He is a set up fake. This Person is only here to make you think wrong and to carry the lies of Govt. deeper into the minds of people that believe without investigation. The car in space? How does the tires stay inflated? How does the paint stay on without burning or freezing off? Its a lie people.

  44. semiLive sixstring strumist says:

    All he does is shoot rockets into the ocean.

  45. semiLive sixstring strumist says:

    They have been saying that the moon will have hotels and people will go to space for YEARS! It will never happen people! It can't happen. Its a FRAUD that we good people pay for. Nasa ia a fraud. More and more investigating people are seeing it.

  46. James Lin says:

    They don't care about price more than the people because it's not the decision maker's money. That is so sad.

  47. EnthrallingBass140 says:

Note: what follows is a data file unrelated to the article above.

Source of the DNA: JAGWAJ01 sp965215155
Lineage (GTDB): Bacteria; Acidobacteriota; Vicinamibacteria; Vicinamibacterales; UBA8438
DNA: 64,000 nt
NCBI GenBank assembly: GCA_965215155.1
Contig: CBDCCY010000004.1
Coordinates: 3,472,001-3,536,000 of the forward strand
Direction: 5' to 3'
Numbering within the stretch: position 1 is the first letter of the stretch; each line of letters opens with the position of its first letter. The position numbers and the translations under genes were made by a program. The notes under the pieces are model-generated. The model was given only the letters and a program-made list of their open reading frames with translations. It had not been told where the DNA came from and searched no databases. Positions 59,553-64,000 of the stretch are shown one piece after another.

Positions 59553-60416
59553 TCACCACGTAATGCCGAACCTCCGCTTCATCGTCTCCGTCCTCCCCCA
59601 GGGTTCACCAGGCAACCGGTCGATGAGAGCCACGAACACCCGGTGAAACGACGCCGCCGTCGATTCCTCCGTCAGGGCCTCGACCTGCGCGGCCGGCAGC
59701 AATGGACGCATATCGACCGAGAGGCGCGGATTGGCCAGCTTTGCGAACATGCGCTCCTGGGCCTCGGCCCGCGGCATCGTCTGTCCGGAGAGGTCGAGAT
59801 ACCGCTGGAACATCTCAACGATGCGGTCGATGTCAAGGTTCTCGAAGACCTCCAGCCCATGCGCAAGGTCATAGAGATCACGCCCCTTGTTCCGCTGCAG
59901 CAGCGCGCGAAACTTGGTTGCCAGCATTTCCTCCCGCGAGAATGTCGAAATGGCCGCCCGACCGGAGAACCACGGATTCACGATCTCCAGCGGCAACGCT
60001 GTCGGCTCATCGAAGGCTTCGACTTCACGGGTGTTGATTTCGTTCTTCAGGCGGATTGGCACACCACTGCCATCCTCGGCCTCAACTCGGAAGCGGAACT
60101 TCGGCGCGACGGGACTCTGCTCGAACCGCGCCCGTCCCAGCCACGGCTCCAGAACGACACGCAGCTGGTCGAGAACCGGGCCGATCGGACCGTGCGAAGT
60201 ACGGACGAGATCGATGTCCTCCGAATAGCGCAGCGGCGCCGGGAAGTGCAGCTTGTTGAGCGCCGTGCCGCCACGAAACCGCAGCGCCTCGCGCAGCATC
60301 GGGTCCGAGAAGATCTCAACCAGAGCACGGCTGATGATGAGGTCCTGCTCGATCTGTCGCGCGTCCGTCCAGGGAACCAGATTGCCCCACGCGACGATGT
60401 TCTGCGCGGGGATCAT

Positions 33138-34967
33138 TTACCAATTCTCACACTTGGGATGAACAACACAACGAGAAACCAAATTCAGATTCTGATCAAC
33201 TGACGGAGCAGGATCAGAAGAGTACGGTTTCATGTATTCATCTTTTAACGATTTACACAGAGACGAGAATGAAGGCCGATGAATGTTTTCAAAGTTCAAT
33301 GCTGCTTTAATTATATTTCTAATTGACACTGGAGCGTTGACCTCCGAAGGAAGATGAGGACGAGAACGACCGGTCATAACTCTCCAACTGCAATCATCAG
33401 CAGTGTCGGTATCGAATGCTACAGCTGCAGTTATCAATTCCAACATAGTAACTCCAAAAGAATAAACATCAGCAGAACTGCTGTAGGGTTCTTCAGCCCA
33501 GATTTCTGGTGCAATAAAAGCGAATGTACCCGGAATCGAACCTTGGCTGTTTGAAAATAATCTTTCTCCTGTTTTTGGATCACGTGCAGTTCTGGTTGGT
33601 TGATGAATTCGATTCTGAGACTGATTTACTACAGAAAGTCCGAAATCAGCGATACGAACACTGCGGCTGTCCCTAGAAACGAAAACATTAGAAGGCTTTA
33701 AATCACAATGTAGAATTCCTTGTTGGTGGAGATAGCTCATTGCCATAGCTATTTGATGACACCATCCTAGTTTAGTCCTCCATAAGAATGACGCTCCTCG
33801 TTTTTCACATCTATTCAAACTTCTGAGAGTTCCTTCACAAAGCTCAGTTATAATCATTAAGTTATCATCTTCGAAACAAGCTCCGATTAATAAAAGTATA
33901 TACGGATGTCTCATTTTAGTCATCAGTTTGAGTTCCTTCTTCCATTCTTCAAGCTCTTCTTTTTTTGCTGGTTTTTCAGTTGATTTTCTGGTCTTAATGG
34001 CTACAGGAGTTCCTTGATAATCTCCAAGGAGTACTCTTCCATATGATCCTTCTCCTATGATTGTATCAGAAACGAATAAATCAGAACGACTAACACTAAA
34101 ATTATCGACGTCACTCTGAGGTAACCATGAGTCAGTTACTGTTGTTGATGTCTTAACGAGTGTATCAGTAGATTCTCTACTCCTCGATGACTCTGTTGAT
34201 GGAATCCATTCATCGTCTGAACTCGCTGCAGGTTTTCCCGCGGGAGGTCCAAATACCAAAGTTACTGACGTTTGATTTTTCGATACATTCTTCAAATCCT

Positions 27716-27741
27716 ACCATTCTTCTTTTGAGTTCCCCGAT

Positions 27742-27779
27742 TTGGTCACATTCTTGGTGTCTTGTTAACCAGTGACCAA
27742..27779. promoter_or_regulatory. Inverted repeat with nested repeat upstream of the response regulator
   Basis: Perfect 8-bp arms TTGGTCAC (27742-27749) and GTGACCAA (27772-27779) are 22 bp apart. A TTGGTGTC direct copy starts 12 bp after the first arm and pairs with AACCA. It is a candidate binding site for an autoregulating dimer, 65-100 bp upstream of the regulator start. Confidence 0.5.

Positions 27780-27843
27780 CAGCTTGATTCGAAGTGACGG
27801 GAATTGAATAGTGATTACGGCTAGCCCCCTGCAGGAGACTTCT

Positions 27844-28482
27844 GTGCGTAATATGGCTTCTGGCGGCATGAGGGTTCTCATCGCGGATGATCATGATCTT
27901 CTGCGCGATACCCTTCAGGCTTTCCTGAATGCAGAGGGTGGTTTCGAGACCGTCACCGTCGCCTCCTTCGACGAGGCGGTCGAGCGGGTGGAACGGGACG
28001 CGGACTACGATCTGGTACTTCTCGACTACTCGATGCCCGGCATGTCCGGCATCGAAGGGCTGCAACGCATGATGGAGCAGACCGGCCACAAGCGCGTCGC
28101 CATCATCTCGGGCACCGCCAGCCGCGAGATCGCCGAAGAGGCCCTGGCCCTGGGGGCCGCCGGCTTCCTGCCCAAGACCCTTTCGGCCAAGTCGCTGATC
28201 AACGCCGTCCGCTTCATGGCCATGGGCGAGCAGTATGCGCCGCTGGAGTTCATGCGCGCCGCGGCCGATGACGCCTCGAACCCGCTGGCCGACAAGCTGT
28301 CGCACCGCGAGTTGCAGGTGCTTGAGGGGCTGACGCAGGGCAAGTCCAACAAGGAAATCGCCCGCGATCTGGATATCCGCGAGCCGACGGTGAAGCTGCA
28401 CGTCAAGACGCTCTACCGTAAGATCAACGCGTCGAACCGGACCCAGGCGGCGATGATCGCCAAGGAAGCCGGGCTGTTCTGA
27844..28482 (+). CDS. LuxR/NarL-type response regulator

48. lovguru23 says:

    "space x is getting into the internet bussniess"
    bro, just build crypto currency miners.

  49. JollyJuice says:

    Visionary entrepreneurship

    It's… Beautiful.

  50. F. Teixeira says:

    Musk should be the only billionaire allowed. Other billionaires can fuck off and give all their fortunes if they are not going to to great things with it.

  51. Rod Schmidt says:

    He wanted to put HALF his money into the Mars greenhouse project. (not "all")

  52. Henry Carmichael says:

    It's really cool to see this advanced American manufacturing.

  53. Bill Gates.got.ripped says:

    get an education wendover … start with micro / macro economics. Then make a video on Economics.

  54. Johnathan Turner says:

    John Cena’s basic Thuganomics

  55. Ken Royall says: